Photo by Andrew Giesemann
Oregon Football

Tale of the Tape: Defense

November 22, 2018
253

I've seen a couple of articles this week suggesting Oregon State can upset Oregon, and I do think that is a real possibility. However, the biggest thing holding the Beavers back is their defense.

OSU has struggled to contain opposing offenses this season, allowing 539.2 yards (96 more than any other Pac-12 team) and 44.8 points per game (12 more than any other team in the conference). Oregon State’s offense has been able to show some promise under new head coach Jonathan Smith, but the same can not be said about the defense.

The best way to describe the Beavers’ run defense is that it is constantly failing. Like most college programs, the Beavers run a nickel base set, but it really hasn’t been working. They not only allow running backs to get past the defensive line, but they also allow blockers to get through the first level, too – and that leads to long gains.

Travis Dye could be really effective for the Ducks on Friday, because the Beavers have struggled to contain smaller running backs who can slip into the second level.

The Beavers’ defensive backs and linebackers have had their hands full trying to contain and clean up a lot of long run plays. They also have had to replace the biggest force on this team, second only to maybe Ryan Nall, in linebacker Manase Hungalu.

Without Hungalu, Oregon State has struggled in all areas. But the one that sticks out the most is tackling in space, which leads to physical receivers or running backs muscling out a few more yards after first contact.

Probably the most impressive defensive group for the Beavers is their secondary – and it is the key to containing a Duck team that relies heavily on the Justin Herbert/Dillon Mitchell connection. While the group has yielded touchdown passes, they have made enough plays in man coverage that opposing quarterbacks have had to make some beautiful passes.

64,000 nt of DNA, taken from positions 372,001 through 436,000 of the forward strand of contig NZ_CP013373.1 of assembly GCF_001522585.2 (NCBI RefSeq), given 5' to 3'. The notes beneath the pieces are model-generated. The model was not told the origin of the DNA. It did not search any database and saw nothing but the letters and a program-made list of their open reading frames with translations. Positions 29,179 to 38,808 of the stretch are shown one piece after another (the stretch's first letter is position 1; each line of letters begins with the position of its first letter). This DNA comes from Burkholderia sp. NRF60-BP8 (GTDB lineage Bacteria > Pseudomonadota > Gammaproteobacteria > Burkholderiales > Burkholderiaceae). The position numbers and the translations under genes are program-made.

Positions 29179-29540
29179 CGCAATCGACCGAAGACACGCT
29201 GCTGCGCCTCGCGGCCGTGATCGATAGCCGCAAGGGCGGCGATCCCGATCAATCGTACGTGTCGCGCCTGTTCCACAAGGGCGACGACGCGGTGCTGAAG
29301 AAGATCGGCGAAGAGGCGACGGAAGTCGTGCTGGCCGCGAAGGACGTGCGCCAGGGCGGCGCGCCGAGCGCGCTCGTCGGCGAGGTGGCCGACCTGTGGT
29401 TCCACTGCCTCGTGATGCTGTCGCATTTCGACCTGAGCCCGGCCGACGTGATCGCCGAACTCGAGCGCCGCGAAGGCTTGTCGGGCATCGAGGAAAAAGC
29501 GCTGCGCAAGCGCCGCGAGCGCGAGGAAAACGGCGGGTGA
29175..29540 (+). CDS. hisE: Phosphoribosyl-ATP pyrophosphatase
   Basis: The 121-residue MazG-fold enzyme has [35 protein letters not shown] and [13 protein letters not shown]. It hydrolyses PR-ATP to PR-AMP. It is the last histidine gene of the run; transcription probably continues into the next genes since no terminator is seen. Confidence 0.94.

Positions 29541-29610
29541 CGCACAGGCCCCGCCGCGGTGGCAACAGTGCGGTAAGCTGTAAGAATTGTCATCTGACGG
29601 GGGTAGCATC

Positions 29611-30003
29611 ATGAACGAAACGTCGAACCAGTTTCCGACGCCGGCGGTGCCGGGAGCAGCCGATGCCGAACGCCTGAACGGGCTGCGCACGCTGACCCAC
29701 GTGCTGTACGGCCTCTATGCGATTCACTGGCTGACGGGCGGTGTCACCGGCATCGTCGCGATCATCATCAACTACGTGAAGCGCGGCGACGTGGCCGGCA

That’s not to say the defensive backs are good all the time; they still get burned for a lot of yards.

 

Oregon’s defense has had up-and-down performances all season, but last week against Arizona State was definitely a highlight. It was able to apply constant pressure on Manny Wilkins, which helped limit N’Keal Harry’s production.

Both the defensive line and defensive backs had arguably the best performances of the entire season. And the culmination of that hard work came when the Ducks were able to force a fumble to secure the win.

If the Ducks can play like they did last week, there shouldn’t be any issues in limiting the Beavers. That said, it's been a big ask for the Ducks’ defense to stack good games back to back. They also haven’t performed the best on the road – so that's two tendencies they are going to have to overcome.

The ASU win should have been a confidence builder. Plus, the upperclassmen still have that painful memory of losing in Corvallis two seasons ago. Emotion isn’t a problem unless it goes unchecked, so Jim Leavitt is going to have to work hard to keep his defense level-headed in Corvallis.

In the end, I have to give the nod to Oregon’s defense; it has the better overall résumé. And while both teams have struggled to put it together week after week, the Ducks have been able to do it more than the Beavers.

 
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